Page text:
The UN Climate Change Conference (COP27) will take place between 6 and 18 November. COP27 will see leading policymakers from around the world meet to discuss ways to reduce greenhouse gas emissions and tackle the issue of climate change.

The green energy transition was in part fuelled by the landmark COP26 summit last year. So, in our view, COP27 will provide further fuel to the fire of the renewable energy transition, and once again bring it to the forefront of investors’ minds.

Of course, delivering on these targets will largely be down to the private markets. As a result, we believe renewable energy companies could add value for shareholders, even during these turbulent times.

How can you find the hottest renewable energy stocks for the future?

In our view, this can be done using the Financial Times stock screener, a useful tool to quickly identify thematic investment ideas across several jurisdictions. You can view it here.

Select the country you want, and then click on “Energy” under the “Sector and Industry” section.

Then, click on “Alternative Energy” which includes all the publicly listed renewable energy companies worldwide.

To supplement your stock search, the World Economic Forum has some excellent, insightful information on the latest developments in the renewable energy world. You can view this here.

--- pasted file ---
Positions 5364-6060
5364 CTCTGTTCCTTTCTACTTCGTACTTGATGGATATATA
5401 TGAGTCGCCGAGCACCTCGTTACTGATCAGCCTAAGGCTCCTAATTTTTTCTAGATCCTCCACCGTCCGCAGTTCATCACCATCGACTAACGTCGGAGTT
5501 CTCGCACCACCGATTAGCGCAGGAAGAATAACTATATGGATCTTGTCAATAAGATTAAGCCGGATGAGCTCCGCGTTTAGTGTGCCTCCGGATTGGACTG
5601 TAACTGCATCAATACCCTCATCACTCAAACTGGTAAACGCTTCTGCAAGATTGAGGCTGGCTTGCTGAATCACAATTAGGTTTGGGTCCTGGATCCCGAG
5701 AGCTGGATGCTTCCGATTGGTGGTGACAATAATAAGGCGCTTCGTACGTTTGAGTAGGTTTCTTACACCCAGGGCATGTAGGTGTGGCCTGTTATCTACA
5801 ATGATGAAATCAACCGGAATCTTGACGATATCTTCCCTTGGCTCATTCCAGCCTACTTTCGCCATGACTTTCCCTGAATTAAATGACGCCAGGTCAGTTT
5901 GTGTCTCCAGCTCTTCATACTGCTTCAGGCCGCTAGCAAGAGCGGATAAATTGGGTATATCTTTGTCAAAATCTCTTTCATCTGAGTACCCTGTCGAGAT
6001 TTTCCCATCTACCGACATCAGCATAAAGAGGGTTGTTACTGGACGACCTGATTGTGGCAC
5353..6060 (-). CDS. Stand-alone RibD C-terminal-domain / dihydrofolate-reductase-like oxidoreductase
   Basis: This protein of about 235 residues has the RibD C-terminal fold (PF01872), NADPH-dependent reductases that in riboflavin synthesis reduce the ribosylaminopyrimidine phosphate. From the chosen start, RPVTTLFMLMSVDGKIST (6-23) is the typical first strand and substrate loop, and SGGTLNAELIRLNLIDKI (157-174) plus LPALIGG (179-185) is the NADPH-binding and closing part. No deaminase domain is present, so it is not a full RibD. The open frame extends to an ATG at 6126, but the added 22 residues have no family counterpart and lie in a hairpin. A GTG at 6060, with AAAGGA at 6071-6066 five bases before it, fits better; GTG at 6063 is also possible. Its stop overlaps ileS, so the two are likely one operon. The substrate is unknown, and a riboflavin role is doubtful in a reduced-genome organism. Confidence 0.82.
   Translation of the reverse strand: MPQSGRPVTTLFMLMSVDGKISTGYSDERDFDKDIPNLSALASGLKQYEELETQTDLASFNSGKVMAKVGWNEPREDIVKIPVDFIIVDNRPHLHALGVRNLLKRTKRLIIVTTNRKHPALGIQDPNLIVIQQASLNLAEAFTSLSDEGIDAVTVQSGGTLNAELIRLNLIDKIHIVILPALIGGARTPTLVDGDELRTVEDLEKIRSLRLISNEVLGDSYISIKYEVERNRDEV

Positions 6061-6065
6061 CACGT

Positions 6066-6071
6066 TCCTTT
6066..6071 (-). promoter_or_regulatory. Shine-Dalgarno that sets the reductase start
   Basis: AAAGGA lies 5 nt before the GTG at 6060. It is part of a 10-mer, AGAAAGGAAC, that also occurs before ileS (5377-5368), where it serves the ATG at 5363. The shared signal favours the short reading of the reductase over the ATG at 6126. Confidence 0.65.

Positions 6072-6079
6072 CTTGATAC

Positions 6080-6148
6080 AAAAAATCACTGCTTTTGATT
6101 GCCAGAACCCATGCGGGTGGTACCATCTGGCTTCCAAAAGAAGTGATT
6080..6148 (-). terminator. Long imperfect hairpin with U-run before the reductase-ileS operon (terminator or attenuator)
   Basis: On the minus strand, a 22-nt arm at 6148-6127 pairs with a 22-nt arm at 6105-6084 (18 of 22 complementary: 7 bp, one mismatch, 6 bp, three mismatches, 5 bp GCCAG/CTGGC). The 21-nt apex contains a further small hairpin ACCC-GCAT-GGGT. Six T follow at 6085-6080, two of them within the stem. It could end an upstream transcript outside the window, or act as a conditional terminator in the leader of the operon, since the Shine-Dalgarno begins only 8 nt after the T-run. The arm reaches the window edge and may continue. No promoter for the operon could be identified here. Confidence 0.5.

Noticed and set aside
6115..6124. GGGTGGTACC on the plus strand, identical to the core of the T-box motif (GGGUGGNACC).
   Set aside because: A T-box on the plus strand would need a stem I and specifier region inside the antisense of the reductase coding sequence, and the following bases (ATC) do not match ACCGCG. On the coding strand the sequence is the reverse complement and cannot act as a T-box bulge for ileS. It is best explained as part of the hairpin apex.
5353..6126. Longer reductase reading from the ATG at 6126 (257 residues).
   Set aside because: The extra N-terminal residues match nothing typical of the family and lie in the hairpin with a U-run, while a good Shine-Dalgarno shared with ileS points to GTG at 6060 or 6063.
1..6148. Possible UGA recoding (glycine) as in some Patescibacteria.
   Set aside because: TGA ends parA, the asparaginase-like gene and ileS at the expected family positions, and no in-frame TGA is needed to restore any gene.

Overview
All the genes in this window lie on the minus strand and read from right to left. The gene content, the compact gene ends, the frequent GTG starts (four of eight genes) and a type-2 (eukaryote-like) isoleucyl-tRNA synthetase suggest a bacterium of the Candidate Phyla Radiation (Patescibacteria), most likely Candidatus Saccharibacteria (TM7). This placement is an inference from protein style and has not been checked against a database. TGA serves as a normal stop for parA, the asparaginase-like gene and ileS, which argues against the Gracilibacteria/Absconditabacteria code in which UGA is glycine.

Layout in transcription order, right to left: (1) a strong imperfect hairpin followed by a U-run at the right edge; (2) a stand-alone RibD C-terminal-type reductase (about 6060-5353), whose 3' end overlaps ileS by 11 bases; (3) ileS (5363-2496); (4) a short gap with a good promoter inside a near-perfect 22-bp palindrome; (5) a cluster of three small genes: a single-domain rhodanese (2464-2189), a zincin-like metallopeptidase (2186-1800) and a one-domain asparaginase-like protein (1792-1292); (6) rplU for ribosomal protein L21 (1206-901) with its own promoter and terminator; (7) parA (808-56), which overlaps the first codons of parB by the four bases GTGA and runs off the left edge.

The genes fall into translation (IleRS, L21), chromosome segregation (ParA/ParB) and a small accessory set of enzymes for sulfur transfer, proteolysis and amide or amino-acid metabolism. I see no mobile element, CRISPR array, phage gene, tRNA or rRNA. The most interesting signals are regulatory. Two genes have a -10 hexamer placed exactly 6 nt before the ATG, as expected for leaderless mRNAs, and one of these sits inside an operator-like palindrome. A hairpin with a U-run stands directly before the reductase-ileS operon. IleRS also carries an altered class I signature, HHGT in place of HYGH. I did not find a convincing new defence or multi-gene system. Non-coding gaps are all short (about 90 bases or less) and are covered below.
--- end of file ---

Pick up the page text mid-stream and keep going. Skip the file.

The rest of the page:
Finally, can help you find diversified exposure to the renewable energy trend. ETFs, or exchange-traded funds, track an index based on a basket of stocks that is centered around a thematic investment idea.

You can’t physically buy the ETF on the site. You’d have to do that through your broker.

Select the “Renewable Energy ETF” icon to check out the current renewable energy ETFs on the market. Be aware that some ETFs will contain public companies, private companies, a mixture of both, or more complex financial products.

Be mindful of what you’re actually investing in before you choose to proceed.

Nevertheless, ETFs can provide broader exposure to the renewable energy trend if you prefer.

Until next time,

Elliott Playle
Contributing Editor, Exponential Investor